Robbie Millar, VP - Global Marketing, Carlsberg, said: “Our sustainability report is published annually. It's very transparent and externally audited. On things that Carlsberg brands might highlight, such as reduction of water use, will be factual. If we're using greener inks, it's factual. If there's less plastic in snap-packs, it's factual. We want to make sure that what our brands get involved with is true.”

  •     54% of WARC survey respondents view market penetration/customer gain as the most important barometer of marketing effectiveness

Advertising measurement is in a state of unprecedented flux as a result of increased privacy regulation, the end of third-party cookies by Google and Apple’s opt-in to ad tracking.

The third-party data slowdown means marketers are exploring new advertising metrics, particularly more probabilistic measures, which could blur boundaries between short- and long-term measures of advertising.

  • Over half (52%) of those surveyed by WARC said they are looking to find “new measures of effectiveness”, while 42% acknowledge the need to invest in new technologies to measure audiences.  

As advertisers focus on converting target audiences, more than half (54%) of respondents now view market penetration/customer gain as the most important barometer of marketing effectiveness, up from 44% last year.

Charisse Hughes, SVP/Global Chief Marketing Officer of The Kellogg Company, said: “Probably the best way that we've been much more advanced is in our data and analytics, and because we have such rich data and analytics – we’re on this journey with our first-party data – I think we're able to test learn, adapt, and adjust our messaging much faster than we ever thought we could.”


Emma Sheller, Global Head Brand & Marketing, Standard Chartered Bank, said: “Cross-media studies should be a fundamental aspect of through-the-funnel media planning and buying. Our hope is that the industry moves with these changes to focus less on last-click attribution, towards a more holistic view of media measurement.”

  •     75% of WARC survey respondents plan to increase spending on social commerce

Content creators on social media are increasingly becoming empowered, as their followings become important to enabling platforms.

As livestreaming and other combinations of social entertainment and digital commerce become more important, brands will have real opportunities in this space if they can find effective ways to work with these creators.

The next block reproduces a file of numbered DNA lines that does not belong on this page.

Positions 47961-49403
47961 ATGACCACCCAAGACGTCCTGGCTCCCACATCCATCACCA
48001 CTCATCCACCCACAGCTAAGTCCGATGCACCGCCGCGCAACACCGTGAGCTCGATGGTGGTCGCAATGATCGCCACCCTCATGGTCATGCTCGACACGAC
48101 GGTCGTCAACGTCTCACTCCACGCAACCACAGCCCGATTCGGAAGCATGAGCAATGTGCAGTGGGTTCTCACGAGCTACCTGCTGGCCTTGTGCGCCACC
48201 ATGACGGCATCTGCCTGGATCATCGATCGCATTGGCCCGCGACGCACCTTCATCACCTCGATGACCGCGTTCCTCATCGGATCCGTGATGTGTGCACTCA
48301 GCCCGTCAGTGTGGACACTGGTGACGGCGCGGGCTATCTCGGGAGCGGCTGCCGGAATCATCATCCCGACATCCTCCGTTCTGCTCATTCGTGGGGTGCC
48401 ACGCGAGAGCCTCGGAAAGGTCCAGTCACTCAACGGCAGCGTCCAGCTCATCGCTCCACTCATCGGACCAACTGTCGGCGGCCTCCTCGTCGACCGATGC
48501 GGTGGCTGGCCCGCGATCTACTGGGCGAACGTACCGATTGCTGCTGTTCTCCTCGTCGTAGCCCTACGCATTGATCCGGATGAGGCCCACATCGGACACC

• 75% of brands in the WARC survey plan to increase spending, leveraging the power of creators to sell via livestreams and shoppable media.

Kari Callahan, Director of Global Media, Portfolio and Insights, Amazon, said: “We've really been finding some interesting models of working with creators where they're creating and producing and building and our creative teams are stepping away… being able to have fun with it, being able to sometimes make fun of ourselves a little bit, and letting the stories go where they will naturally go. We've seen some great success, the more we put it in the hands of the creator versus trying to take ownership or control of some of the pieces.”

Doug Frisbie, VP - Global Business Marketing, Snap, Inc., said: “The difference now is that creators have platforms and creative tools that allow them to reach a unique audience of customers in a way that resonates more than traditional marketing would. The industry is starting to recognise that we need to ensure that creators can build thriving businesses as part of the marketing ecosystem.”

  •     78% of WARC survey respondents expect to spend more on e-commerce

Increased budgets are going into e-commerce, creating new opportunities to optimise brands for an e-commerce environment. This is creating a need for alignment (and in some cases integration) of marketing and e-commerce teams. This could result in a potential clash of cultures, but also presents an opportunity for marketers to play a broader role if they can identify the right strategic balance.

In the Marketer’s Toolkit survey, 78% of respondents expect to spend more on e-commerce and 25% are adopting an integrated approach by merging e-commerce and digital branding teams.

Suzy Deering, Global Chief Marketing Officer, Ford, said: “As our cars are more and more connected, the way that we think about e-commerce shifts pretty dramatically, because it's not just about the purchase at that point; it's about the lifelong relationship that we're going to build with a customer that really creates more everyday interactions.”